Engineering Company on the Right Track
“It is generally said what a man doesn’t know won’t hurt him, but in business what a man doesn’t know does hurt”
E. St Elmo Lewis
Starting out in the owner’s garage over 20 years ago, this engineering business now employs 23 people and has a turnover of $4 million. The company provides a manufacturing service for structural steel fabrication, general mechanical engineering and machinery manufacturing. The business is considered to be a “service firm”. According to the owner, “Clients come to us and we design, manufacture and install an engineering solution that matches their needs.”
For many years the company had relied on repeat business from a select number of clients in the government and manufacturing sector. While providing a regular supply of infrastructure, fabrication and equipment ‘design and construct’ projects, competitive pressure meant there was constant pressure on pricing, resulting in a downward trend in profits.
The owner knew he needed to be able to gain a higher margin on the work they were undertaking and increase the success rate in winning business. There was also a need to get a better return on resources employed
Inform Consulting Group was engaged to develop a ‘business roadmap’ for the company that provided a clear strategy, concise objectives and more structure to the business. This would allow them to compete more effectively for high-margin business and enter into major sectors of interest that would deliver more consistent revenue streams.
Initial interviews with the owner and key staff indicated that there was a lack of understanding of “why the business existed”. Obviously there was a need to survive and make money, but where did the business owner see the future of the business, and as he was reaching retirement age, what did the future hold when he decided to move on.
The Inform consultant worked with the owner to define his vision for the business and his timeframe for retirement.
Select clients were engaged to develop an understanding of why they did business with the company – what did the company did well, what could the company do to improve, how did the company compare with their competitors? Interestingly two key issues arose.
- While the quality of work delivered was exceptional, the business lacked clearly defined quality processes thus limiting their eligibility for some government work.
- Clients saw the ability for the company to provide design advice and engineering drawings (at times correcting designs that had been outsourced to highly paid consulting engineers) as extremely valuable.
With this information and a clear vision for the business, key personnel were then engaged in a workshop to develop a set of strategies to achieve the vision and establish specific objectives for key areas of the business – Marketing & Sales, Product, People, Finance, Systems and Operations. Importantly, specific actions to achieve the objectives were agreed and milestones established to ensure the plan was being implemented and managed.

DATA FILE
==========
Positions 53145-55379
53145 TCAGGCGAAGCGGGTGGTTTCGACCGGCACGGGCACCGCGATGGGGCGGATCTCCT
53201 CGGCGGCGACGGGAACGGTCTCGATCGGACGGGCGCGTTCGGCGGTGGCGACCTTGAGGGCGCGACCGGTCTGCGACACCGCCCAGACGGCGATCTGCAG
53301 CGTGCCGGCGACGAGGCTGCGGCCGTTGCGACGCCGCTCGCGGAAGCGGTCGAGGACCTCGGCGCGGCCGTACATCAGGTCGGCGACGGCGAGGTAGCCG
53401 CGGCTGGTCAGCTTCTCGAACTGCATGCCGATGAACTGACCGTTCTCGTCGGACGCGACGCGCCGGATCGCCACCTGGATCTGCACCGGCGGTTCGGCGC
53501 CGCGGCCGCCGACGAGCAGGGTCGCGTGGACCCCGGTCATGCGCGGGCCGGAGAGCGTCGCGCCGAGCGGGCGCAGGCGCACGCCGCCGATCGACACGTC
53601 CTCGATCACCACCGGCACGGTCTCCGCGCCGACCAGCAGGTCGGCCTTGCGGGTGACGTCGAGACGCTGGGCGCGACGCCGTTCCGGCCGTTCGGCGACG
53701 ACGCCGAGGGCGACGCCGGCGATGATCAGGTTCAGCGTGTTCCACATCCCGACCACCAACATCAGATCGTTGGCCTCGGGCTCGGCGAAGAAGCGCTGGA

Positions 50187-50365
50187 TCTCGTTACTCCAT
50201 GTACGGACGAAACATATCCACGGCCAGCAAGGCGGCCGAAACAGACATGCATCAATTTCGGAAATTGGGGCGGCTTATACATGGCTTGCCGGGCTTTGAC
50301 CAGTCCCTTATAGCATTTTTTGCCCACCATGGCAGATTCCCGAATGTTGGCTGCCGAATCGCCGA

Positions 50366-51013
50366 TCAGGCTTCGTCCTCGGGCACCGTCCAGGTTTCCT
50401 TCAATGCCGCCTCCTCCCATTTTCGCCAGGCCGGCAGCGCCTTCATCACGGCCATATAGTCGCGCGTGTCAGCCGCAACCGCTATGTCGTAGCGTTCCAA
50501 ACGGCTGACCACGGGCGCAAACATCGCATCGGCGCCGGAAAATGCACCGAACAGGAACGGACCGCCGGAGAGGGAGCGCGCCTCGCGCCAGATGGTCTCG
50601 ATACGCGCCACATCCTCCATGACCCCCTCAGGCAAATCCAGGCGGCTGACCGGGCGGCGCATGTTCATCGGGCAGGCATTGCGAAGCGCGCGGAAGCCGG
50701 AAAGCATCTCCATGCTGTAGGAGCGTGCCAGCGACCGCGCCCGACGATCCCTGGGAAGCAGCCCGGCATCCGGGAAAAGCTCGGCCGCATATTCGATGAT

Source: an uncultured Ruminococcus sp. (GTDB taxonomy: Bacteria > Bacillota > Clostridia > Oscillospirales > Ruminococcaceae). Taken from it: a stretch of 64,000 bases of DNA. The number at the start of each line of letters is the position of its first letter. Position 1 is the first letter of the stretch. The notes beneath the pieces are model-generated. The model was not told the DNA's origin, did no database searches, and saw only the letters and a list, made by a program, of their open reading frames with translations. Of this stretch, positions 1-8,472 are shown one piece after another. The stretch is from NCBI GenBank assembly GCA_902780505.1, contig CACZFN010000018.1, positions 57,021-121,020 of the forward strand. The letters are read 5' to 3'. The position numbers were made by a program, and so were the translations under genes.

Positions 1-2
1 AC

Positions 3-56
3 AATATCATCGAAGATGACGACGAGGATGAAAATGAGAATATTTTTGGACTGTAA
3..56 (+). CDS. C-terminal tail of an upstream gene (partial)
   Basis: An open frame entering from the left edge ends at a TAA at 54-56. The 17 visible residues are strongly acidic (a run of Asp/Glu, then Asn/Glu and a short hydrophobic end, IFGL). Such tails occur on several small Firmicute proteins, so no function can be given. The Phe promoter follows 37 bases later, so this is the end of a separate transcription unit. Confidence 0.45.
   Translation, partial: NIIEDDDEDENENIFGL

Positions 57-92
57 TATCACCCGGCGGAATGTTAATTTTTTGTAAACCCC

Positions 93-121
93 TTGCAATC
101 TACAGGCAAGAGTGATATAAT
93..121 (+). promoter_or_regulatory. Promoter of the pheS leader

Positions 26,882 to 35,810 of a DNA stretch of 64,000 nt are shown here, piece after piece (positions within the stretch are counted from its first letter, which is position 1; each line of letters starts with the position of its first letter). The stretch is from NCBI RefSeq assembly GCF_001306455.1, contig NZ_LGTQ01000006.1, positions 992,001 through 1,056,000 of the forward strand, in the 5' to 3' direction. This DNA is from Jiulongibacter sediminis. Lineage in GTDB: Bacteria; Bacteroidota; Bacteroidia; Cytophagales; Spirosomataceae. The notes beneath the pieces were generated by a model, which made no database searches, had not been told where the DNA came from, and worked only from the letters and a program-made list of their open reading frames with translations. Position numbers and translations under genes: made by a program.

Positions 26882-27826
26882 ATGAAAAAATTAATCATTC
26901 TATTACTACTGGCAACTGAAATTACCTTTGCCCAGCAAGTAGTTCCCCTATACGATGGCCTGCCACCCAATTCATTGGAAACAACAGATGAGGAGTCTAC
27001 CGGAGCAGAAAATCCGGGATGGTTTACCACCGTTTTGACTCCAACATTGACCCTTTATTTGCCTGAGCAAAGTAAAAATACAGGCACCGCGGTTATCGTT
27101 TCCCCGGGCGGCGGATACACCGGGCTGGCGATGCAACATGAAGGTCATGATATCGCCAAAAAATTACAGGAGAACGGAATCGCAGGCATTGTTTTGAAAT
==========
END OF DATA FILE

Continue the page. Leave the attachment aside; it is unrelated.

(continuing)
While developing the business roadmap was important, three specific issues had been identified through the process:
- The business lacked a clear differentiator,
- Business was being lost due to a lack of documented quality procedures, and
- The value of the company’s design capabilities was underestimated.
To address the lack of a clear differentiator, Inform advised the business owner to leverage the other two findings, resulting in:
- Engaging Inform’s specialist in manufacturing and quality management systems to define and document quality management procedures and provide training to staff on quality assurance.
- Establishing a consulting arm of the business that makes better use of highly skilled engineering design resources.
The business saw immediate benefits from the work done with Inform Consulting Group.
New revenue streams have been opened through the better utilization of expensive engineering resources – the business now provides high-value consulting, design and drawing services to clients. This make the company an intrinsic part of the supply chain providing not just another revenue stream, but greater opportunity to win fabrication business as a result of the early engagement with clients.
Having quality assurance and management procedures defined and documented has led to more business coming from government departments and top-end, high-profile manufacturing companies. This has meant improved margins as the company has less need to compete on price.
It is often said developing a business roadmap is not about the destination, but more about the journey. This has been the case with this business. Through the process of developing the business roadmap, the Inform and owner were able to clearly identify areas of the business needing attention. This has resulted in increased productivity, reduced overheads, increased sales and most importantly, greater profits.
The next step on this journey is to start planning for the owners exit. Something the management team is now keen to be involved with as the road ahead looks bright.